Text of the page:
A deck member almost always gets to escort the guests during all sorts of activities, whether it be hiking, fishing, scuba diving, snorkelling, jet ski safaris, water sports, spearfishing, beach days, visiting the swimming pigs in the Bahamas or just exploring the places the yacht visits.

Minimal expenses

Living and working on a yacht means you do not have to pay for rent, food, toiletries, medical insurance and other items. Expenses can be minimised right down to a couple of subscriptions, mobile and exploring the town you are docked in. This also includes flights home, where 99% of boats will pay a minimum of one return flight per year to each crew. If you wish to progress through the ranks, some yachts have a course payment structure so that you can advance your careers.

The salary

Starting out, a deckhand will be on about 3000 euros per month, with some vessels offering bonuses and then there’s the charter boats where tips can be earnt on top of salary. These tips can range from a couple of thousand to well over 30,000 euros per season.

Deckhand on a yacht during a crossing of the ocean

What qualifications are needed to be a Deckhand

There are two mandatory certificates required to work on a yacht:

  1. Seafarers Medical also known as an ENG1.
  2. STCW 95 – Basic Training.

But, just having these two will not secure you a job on a superyacht.

Additional qualifications to be a Deckhand

There are a few additional courses that can be considered and will help your cv standout.

  1. Proficiency in Designated Security Duties – an online course needed by 90% of the yachts
  2. RYA Power Boat Level 2 – for driving the million-dollar tenders.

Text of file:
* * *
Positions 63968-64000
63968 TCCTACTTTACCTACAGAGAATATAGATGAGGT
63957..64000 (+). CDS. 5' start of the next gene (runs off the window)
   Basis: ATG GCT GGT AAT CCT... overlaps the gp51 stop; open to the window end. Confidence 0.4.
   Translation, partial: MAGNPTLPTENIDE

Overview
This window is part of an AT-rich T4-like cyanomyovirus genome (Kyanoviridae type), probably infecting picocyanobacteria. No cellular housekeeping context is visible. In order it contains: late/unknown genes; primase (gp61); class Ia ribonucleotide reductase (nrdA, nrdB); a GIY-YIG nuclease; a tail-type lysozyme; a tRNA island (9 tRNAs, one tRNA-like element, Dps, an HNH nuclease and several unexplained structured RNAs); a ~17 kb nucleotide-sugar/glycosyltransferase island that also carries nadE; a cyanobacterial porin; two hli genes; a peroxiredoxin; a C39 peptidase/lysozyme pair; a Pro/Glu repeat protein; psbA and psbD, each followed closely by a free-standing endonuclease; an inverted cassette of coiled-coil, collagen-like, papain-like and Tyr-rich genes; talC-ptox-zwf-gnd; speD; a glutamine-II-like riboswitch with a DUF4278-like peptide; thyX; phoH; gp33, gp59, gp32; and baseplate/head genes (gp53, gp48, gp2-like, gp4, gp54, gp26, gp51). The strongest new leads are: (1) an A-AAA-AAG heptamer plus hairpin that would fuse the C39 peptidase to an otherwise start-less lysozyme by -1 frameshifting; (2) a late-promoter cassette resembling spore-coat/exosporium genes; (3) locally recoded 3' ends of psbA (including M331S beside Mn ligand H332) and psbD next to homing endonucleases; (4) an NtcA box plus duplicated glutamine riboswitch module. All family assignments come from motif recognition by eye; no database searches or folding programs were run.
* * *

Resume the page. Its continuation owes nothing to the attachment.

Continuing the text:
3. RYA Personal Watercraft License – to ride jet skis.
  4. RYA Personal Watercraft Instructor – to teach guests to ride the jet skis.
  5. Cyber Security Awareness – An online course that is becoming more of a requirement.
  6. RYA Yachtmaster Offshore – Once you have a little experience on a yacht, this license is for lead deckhands and bosuns.

If you have any skills, experiences, interests or hobbies that could work well within this role make sure these are added to the cv.

See CVs for more tips and help on your resume.

Links to information within Yachties of Australia

These links are all within the Yachties of Australia website, they give clear instructions, advice and help for you to search for your first position onboard a superyacht.

Where To Start – A run down on which town to begin your search.

Schengen Visa – Information on European visa requirements for Australians.

B1B2 Visa – Information on American visa requirements for Australians.

Where To Stay – Crew house and accommodation recommendations for crew in America and Europe.

How To Find Work – Different methods to finding a job on a superyacht.

International Sim Card – Staying connected with this global sim card.


If you are thinking about becoming a deckhand and have any other questions, reach out to Yachties of Australia on the Contact page and we will be happy to help.